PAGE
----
While I have not deduced in this essay an exhaustive list of agent rights, I have certainly provided a true, incomplete list. This means that, whatever an unborn infant is entitled to, they are for sure entitled to the agent rights established above. To just name one – being as simple as possible – I submit that every unborn person has the right to live. To infringe upon this would be to hinder the unborn’s ability to love and glorify God in this world. This is an appalling crime. There are certain instances when taking a life is moral. Yet these always involve in some way the character of the individual that should die and facts concerning the individual’s interaction with others within the community of humanity. Notice that neither of these things can be considered or even attributed to the unborn infant. When has the infant accumulated a record – whether good or bad – before any moral system? When has the infant interacted with the community of humanity? He has not yet had the chance.

At the very least, we are all obligated to not refuse an unborn infant its right to live. Remember, entitlements are things that other people are responsible to allow but not provide for other people. Without even discussing the parental obligations of the mother and father, nor the ethical problems every abortionist deals with in choosing to enter into the infant’s shelter, it is clear that the most that we could morally do to bring about an abortion would be to stop taking care of the baby within the womb. The woman may cease to watch what she eats, what she lifts, etc. At the absolute most, this is what we are all permitted to do. I don’t have to carry this type of scenario through any further, however, because obviously this is not at all how abortions are carried out today.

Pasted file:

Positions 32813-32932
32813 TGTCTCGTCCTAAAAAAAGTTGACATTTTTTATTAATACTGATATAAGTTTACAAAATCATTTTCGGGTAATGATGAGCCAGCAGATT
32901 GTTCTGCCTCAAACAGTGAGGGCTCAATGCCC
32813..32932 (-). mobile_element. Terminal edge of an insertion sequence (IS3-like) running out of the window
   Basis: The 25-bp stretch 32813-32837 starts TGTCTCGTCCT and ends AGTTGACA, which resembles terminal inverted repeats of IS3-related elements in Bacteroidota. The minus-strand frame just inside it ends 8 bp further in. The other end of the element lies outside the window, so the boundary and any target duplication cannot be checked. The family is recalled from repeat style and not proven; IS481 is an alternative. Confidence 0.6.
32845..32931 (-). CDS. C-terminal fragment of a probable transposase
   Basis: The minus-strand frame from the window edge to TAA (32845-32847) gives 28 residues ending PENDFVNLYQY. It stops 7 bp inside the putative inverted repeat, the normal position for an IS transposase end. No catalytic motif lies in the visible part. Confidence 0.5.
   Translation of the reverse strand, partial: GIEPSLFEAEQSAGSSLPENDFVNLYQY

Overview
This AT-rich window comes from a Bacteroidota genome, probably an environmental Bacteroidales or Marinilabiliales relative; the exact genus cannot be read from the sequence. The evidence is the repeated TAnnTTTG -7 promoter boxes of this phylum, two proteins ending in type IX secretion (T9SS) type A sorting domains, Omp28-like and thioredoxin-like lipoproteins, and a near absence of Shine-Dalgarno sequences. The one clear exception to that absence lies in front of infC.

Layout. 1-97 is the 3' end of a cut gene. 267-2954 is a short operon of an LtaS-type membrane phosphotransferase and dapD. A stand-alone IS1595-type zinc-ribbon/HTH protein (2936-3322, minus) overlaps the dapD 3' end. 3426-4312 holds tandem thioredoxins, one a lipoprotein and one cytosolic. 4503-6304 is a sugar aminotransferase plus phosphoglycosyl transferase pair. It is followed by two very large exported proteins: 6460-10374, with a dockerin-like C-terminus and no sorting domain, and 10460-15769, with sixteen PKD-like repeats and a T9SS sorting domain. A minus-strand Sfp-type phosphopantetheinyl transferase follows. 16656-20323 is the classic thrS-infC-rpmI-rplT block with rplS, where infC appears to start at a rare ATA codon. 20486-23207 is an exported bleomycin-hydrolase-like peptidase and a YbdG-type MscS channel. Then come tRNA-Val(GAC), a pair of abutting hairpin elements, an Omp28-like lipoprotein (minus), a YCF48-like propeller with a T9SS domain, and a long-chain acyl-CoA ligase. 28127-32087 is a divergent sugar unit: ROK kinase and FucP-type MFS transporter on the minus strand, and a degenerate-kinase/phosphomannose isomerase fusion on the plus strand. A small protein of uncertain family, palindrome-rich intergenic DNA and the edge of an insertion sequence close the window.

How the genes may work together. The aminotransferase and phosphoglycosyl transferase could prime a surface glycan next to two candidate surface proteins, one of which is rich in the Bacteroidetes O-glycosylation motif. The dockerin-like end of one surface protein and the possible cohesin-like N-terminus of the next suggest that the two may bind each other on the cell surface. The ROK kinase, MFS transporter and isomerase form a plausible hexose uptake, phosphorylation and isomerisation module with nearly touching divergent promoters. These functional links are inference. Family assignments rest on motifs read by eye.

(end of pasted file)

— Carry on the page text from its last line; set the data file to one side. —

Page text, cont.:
Because every unborn infant has a revealed, God-given purpose, he has a right to live and accomplish that purpose. Handicaps do not trump this. Pain does not trump this. The possibility of death does not trump this. The context of the pregnancy does not trump this. The human end provides an ethical principle that destroys the so called “logic” behind abortion. To state it negatively: no one has a right to take away an unborn infant’s opportunity to accomplish the revealed purpose for which God put them on earth.